Finding validated local solutions for the end of life of post-consumer food-grade PP packaging has been the driving force behind NextLooPP’s 53 participants, who are actively producing and trialing a range of unique grades of high-quality food-grade recycled PP resins produced using Nextek’s patented PPristine decontamination technology.

Proof in the commercialized trials

Eighteen of NextLooPP’s brand and converter participants have now finalized 55 commercialization trials using five PPristine resin grades: natural food-grade IM, natural food-grade, white food-grade, mixed-color food-grade and non-food grade mixed-color INRT, and the results have been outstanding. As an example, trials using 30% of NextLooPP’s PPristine resins in both extrusion and thermoforming trays achieved product quality that is comparable with the virgin products with no changes in processing conditions.

Transforming sorting

While the multi-participant project now fine-tunes the resin quality standards that are poised to become standard for food-grade recycled PP, recent trials conducted by NextLooPP together with Tomra have confirmed a major breakthrough in the automatic sorting of food-grade PP packaging.

These sorting trials held in February, which combined Tomra’s near-infrared, visual spectrometry with the company’s latest deep-learning technology GAINnext, achieved food-grade purity levels exceeding 95% in packaging applications.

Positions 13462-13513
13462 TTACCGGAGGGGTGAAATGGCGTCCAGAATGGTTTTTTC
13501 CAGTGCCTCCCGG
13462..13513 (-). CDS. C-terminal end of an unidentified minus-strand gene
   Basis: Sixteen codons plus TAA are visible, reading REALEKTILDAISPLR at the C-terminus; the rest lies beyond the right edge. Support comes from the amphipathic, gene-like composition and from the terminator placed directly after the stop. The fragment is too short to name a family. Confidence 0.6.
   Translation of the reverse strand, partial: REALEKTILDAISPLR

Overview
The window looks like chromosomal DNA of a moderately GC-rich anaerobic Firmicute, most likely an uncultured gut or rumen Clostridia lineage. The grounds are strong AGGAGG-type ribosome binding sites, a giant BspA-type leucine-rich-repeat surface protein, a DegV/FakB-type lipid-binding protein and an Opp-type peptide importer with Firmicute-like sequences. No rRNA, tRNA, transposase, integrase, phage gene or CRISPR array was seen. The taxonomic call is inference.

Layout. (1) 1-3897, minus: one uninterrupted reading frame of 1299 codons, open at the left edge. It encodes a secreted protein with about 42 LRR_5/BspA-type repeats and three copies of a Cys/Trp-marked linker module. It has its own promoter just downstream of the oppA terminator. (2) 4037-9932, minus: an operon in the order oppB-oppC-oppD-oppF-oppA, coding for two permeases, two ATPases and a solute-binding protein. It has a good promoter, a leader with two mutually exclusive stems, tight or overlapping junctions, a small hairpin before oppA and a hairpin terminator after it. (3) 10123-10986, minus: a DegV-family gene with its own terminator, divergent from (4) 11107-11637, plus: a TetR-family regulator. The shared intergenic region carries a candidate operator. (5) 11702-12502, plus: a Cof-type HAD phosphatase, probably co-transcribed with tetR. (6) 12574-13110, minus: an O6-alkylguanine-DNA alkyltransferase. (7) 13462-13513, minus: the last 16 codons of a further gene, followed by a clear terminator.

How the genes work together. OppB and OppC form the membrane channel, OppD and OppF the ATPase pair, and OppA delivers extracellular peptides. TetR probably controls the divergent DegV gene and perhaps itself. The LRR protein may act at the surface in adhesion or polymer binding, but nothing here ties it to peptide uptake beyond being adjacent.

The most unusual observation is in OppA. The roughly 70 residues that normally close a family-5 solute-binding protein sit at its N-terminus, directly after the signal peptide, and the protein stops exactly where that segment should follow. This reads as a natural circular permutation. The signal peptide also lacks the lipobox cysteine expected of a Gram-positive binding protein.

This exciting development is an invaluable boost to the NextLooPP project, as GAINnext has the potential to be rolled out to all PP packaging sorting facilities and will help produce valuable food-grade PP PCR streams.

By providing a sorted food-grade PP PCR stream, GAINnext will enable the NextLooPP decontamination process to be carried out in many more recycling operations globally.

Close to the finish line

After close to four years of intense collaboration, the NextLooPP participants are now breaking down the final barriers to producing food-grade recycled PP from post-consumer packaging into new circular economy products, and the NextLooPP team is looking forward to launching the NextLooPP Americas project to achieve similar outstanding results.

Boosting the production of recycled food-grade PP resin is a major step towards stimulating growth in the sector and creating a market where sustainable solutions will become competitive with and a replacement for virgin polymers.

Edward Kosior has worked in the plastics recycling sector for 48 years, including 22 years as an academic and 26 years working in recycling and sustainable solutions. He’s the founder of the consulting organization Nextek Ltd.; of NextLooPP, a global project working to close the loop on post-consumer polypropylene; and of COtooCLEAN, which uses a unique super-critical CO2 technology to decontaminate, de-ink and delaminate soft plastic films back to food-grade compliance.

The views and opinions expressed are those of the author and do not imply endorsement by Resource Recycling, Inc. If you have a subject you wish to cover in an op-ed, please send a short proposal to [email protected] for consideration.